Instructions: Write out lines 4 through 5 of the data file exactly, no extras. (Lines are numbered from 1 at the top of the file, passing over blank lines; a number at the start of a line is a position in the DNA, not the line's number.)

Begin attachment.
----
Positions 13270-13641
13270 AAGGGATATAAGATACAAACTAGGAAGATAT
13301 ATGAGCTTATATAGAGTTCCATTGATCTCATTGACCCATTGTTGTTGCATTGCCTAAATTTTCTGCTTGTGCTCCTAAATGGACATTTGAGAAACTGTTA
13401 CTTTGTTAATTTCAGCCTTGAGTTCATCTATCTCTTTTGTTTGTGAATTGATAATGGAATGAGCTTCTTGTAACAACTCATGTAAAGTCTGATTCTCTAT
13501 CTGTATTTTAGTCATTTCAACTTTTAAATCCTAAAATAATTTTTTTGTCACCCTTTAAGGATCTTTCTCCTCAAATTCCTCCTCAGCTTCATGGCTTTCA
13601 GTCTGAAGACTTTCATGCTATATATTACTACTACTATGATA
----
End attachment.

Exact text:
13401 CTTTGTTAATTTCAGCCTTGAGTTCATCTATCTCTTTTGTTTGTGAATTGATAATGGAATGAGCTTCTTGTAACAACTCATGTAAAGTCTGATTCTCTAT
13501 CTGTATTTTAGTCATTTCAACTTTTAAATCCTAAAATAATTTTTTTGTCACCCTTTAAGGATCTTTCTCCTCAAATTCCTCCTCAGCTTCATGGCTTTCA